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Power

U of MI Produces Strongest Laser Ever 244

Posted by Zonk
from the now-we-just-need-a-really-big-shark-and-we're-set dept.
eldavojohn writes "Weighing in at a mere 20 billion trillion watts per square centimeter and containing a measly 300 terawatts of power, the University of Michigan has broken a record with a 1.3-micron speck wide laser. It's about two orders of magnitude higher than any other laser in the world and can perform for 30 femtoseconds once every ten seconds — some of the researchers speculate it is the most powerful laser in the universe. 'If you could hold a giant magnifying glass in space and focus all the sunlight shining toward Earth onto one grain of sand, that concentrated ray would approach the intensity of a new laser beam made in a University of Michigan laboratory ... To achieve this beam, the research team added another amplifier to the HERCULES laser system, which previously operated at 50 terawatts. HERCULES is a titanium-sapphire laser that takes up several rooms at U-M's Center for Ultrafast Optical Science. Light fed into it bounces like a pinball off a series of mirrors and other optical elements. It gets stretched, energized, squeezed and focused along the way.'" And ... cue the evil chortling.
Media

Annals of Improbable Research Goes Free Online 50

Posted by Zonk
from the inconceivable-they're-gaining dept.
prostoalex writes "The Annals of Improbable Research, a scientific publication that hosts the annual Ig Nobel awards, has decided to offer its publication free online, News.com reports. According to the journal Web site, visitors can view HTML articles with low-res images or download low-res PDFs for free. High-resolution PDFs and 'traditional on-the-toilet-readable paper-and-ink' issues are still available for a subscription fee."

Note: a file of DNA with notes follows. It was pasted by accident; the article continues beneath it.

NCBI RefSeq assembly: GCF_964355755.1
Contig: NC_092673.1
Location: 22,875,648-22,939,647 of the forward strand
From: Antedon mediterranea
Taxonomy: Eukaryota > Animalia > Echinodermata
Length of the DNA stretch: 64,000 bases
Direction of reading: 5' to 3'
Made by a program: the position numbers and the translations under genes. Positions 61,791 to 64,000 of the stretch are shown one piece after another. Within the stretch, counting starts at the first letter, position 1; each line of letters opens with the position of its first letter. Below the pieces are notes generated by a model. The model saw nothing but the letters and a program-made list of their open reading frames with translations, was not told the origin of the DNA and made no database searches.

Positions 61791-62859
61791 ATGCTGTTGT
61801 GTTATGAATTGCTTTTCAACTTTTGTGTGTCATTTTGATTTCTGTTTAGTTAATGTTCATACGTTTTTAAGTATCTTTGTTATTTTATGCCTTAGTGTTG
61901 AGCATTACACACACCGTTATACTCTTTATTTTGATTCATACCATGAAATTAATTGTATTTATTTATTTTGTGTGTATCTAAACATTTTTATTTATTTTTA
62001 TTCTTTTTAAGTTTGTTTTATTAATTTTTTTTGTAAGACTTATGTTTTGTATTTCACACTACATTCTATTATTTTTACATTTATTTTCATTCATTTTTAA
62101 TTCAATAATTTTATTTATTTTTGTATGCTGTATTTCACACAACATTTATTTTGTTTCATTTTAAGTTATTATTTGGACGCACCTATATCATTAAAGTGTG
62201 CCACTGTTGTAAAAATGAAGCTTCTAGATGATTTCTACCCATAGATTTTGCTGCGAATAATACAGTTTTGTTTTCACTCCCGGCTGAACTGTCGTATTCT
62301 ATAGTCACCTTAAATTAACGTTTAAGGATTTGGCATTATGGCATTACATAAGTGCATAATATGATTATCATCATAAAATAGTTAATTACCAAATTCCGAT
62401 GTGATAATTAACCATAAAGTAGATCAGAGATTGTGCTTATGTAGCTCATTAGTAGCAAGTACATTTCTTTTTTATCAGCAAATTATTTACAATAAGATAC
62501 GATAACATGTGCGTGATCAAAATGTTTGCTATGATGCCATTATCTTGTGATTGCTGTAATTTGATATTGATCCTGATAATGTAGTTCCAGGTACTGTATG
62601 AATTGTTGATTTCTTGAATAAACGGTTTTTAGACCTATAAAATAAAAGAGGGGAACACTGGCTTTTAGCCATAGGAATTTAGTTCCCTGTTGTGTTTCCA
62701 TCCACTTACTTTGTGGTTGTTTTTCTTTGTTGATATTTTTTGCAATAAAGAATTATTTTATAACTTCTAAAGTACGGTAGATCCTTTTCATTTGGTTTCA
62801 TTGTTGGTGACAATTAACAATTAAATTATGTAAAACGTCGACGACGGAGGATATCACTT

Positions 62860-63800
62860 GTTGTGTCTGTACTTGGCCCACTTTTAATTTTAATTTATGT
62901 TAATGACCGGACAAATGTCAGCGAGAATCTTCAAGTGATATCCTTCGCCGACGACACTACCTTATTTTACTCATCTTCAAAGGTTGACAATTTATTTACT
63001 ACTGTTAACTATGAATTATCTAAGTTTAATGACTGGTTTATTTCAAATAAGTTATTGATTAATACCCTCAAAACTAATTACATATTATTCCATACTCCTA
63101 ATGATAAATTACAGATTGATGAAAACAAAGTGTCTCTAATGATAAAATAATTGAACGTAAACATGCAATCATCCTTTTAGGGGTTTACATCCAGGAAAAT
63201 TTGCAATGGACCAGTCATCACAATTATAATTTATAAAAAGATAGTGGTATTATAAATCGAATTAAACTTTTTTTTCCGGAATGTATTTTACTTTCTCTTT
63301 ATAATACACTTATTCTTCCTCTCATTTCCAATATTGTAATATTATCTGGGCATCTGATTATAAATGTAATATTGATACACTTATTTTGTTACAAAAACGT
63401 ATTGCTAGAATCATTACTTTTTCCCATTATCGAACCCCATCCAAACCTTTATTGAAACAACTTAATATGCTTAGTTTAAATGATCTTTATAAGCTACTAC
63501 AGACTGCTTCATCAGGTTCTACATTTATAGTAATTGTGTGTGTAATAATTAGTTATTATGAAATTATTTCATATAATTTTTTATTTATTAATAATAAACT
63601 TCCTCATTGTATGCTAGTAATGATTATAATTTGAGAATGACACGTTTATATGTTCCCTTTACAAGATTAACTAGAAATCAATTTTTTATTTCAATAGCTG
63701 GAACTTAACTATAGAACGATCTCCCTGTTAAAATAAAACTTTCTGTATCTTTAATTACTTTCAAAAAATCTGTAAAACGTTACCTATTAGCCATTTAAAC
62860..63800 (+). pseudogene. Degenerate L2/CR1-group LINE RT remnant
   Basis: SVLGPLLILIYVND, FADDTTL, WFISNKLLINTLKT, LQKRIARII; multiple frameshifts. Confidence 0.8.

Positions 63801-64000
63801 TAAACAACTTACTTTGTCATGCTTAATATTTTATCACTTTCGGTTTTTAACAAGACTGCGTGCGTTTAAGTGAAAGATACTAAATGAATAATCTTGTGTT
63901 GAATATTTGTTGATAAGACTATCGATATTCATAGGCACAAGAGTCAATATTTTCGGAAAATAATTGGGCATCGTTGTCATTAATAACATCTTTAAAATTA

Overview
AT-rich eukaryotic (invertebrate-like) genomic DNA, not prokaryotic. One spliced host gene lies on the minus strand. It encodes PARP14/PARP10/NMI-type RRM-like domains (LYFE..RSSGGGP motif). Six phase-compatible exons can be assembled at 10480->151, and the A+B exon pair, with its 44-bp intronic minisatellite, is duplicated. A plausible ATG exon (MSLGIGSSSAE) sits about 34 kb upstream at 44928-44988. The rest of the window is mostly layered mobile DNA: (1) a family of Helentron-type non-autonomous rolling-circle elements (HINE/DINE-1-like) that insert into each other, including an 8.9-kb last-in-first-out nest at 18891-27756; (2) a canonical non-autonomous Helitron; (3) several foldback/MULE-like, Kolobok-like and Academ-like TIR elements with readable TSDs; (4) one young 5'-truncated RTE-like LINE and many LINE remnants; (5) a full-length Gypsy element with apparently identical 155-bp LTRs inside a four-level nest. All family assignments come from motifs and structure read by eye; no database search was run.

Biotech

Stem Cell Lines Derived to Avoid Immune Rejection 41

Posted by Soulskill
from the making-miniscule-medical-marvels dept.
stemceller brings us a story about an experiment that was published online in the journal Cloning & Stem Cells. The paper demonstrated that embryonic stem cells can be used to develop therapeutic cells which will not provoke an immune response from a significant portion of the population. This comes alongside news that UC Irvine researchers have found a method of sorting stem cells that should be "quicker, easier and more cost-effective than current methods." The Cloning & Stem Cells publication states: "It is likely that treatment of large numbers of patients by cell therapy will only be possible if methods are found using any one cell line to treat very large numbers of patients. This very exciting paper represents a significant step forward towards the use of such cells in cell therapy."
Security

Exploit Found to Brick Most HP and Compaq Laptops 294

Posted by Soulskill
from the cool-looking-paperweight dept.
Ian Lamont writes "A security researcher calling himself porkythepig has published attack code that can supposedly brick most HP and Compaq laptops. The exploit uses an ActiveX control in HP's Software Update. It would 'let an attacker corrupt Windows' kernel files, making the laptop unbootable, or with a little more effort, allow hacks that would result in a PC hijack or malware infection.' The same researcher last week outlined a batch of additional vulnerabilities in HP and Compaq laptops, for which HP later issued patches."
Communications

Ham Radio Operators Are Heroes In Oregon 326

Posted by samzenpus
from the the-first-responders dept.
An anonymous reader writes "We all know the impact that Ham radio can have in emergencies, but that often slips by the public and the authorities. Not so in Oregon, where a day after getting inundated with torrential rains and winds and suffering from the usual calamities those cause, Oregon's Governor called the local Ham radio operators heroes. When discussing how the storm affected communications, the governor stated: "I'm going to tell you who the heroes were from the very beginning of this...the ham radio operators." Kudos to the Oregon Ham operators for helping out in a bad situation, and getting the recognition they deserve."